Carson said a Muslim person shouldn't be president, and that Islam isn't "consistent" with the Constitution.
"I would not advocate that we put a Muslim in charge of this nation," Carson said during a September 2015 appearance on NBC's "Meet the Press." "I absolutely would not agree with that."
When host Chuck Todd asked him whether a presidential nominee's faith should be important to voters, Carson replied by saying, "I guess it depends on what that faith is. If it's inconsistent with the values and principles of America, then of course it should matter. But if it fits within the realm of America and consistent with the Constitution, no problem."
Then asked if he considers Islam to be consistent with the Constitution, Carson said: "No, I don't ― I do not."
When a host on Newsmax cited a poll showing 51 percent of Americans wouldn't vote for a Muslim for president, Carson laughed and said he was "surprised" that number wasn't higher.
And he once claimed to have seen nonexistent footage of American Muslims celebrating on 9/11.
After Trump claimed he had seen a video of Muslims in New Jersey cheering after the Sept. 11 terror attacks, Carson said he "saw the film" as well.
But that footage doesn't exist, and never has. Anti-Muslim hate sites were largely responsible for spreading the lie that the attacks had caused thousands of Muslims near New York City to celebrate. (Muslims in New Jersey were actually grieving after 9/11.) Carson later apologized for the remark. Trump did not.
Trump is surrounding himself with Islamophobes.
Carson is among several people with deeply questionable views regarding Islam who Trump has selected to advise him in the White House.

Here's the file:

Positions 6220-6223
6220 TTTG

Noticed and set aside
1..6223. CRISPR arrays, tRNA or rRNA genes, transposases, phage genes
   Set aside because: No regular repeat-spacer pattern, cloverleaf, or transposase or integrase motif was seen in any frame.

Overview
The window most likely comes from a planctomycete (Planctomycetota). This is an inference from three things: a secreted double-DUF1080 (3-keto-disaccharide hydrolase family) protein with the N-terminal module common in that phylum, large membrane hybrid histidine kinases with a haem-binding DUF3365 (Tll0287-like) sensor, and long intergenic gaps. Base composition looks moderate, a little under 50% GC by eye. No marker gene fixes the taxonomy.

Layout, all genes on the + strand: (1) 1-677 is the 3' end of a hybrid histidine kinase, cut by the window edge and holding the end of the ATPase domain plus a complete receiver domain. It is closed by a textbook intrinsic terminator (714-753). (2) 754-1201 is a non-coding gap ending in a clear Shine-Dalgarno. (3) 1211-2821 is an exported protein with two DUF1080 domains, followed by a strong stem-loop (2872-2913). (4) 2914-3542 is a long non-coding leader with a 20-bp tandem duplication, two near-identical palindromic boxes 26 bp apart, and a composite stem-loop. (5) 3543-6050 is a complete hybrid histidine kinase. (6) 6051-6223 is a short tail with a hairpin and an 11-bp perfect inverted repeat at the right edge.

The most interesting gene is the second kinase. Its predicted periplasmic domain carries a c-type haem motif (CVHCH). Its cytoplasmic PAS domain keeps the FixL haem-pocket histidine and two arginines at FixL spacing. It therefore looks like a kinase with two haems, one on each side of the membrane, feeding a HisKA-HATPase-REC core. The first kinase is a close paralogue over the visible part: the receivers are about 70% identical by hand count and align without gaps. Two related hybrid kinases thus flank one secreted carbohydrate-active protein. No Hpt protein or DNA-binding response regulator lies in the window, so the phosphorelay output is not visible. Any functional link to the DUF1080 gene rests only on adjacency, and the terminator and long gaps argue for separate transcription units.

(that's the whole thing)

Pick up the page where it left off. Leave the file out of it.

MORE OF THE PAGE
There's Bannon, the president-elect's chief strategist, who thinks anti-Muslim hate group leaders are experts on Islam. He is also the executive chairman of Breitbart News, a site that regularly publishes virulently anti-Muslim articles written by people the SPLC categorizes as hate group leaders. "STOPPING ISLAMIC IMMIGRATION IS A MATTER OF SURVIVAL," screams one Breitbart headline.
Michael Flynn, a retired U.S. lieutenant general who is a board member and adviser for the anti-Muslim group Act for America, was tapped as a national security adviser. Flynn once likened Islam to a cancer, and has said he doesn't "see Islam as a religion" but "as a political ideology."
Other nominees ― including Sen. Jeff Sessions (R-Ala.) for attorney general and Rep. Mike Pompeo (R-Kan.) for CIA director ― have a history of anti-Muslim political speech.
Clare Lopez, an anti-Muslim conspiracy theorist who works at the Center for Security Policy, is reportedly being considered as a deputy national security adviser.
On Monday, American Muslim leaders wrote Trump an open letter. They're calling on him to "reconsider and reject" many of the people he has named to his administration who have "a well documented history of outright bigotry directed at Muslims or advocating that Muslims should not have the same rights as their fellow Americans." Over 300 people signed the letter.
Neither the Trump team nor a Carson spokesman responded to a request for comment on this story.
The Huffington Post is documenting the rising wave of anti-Muslim bigotry and violence in America. Take a stand against hate.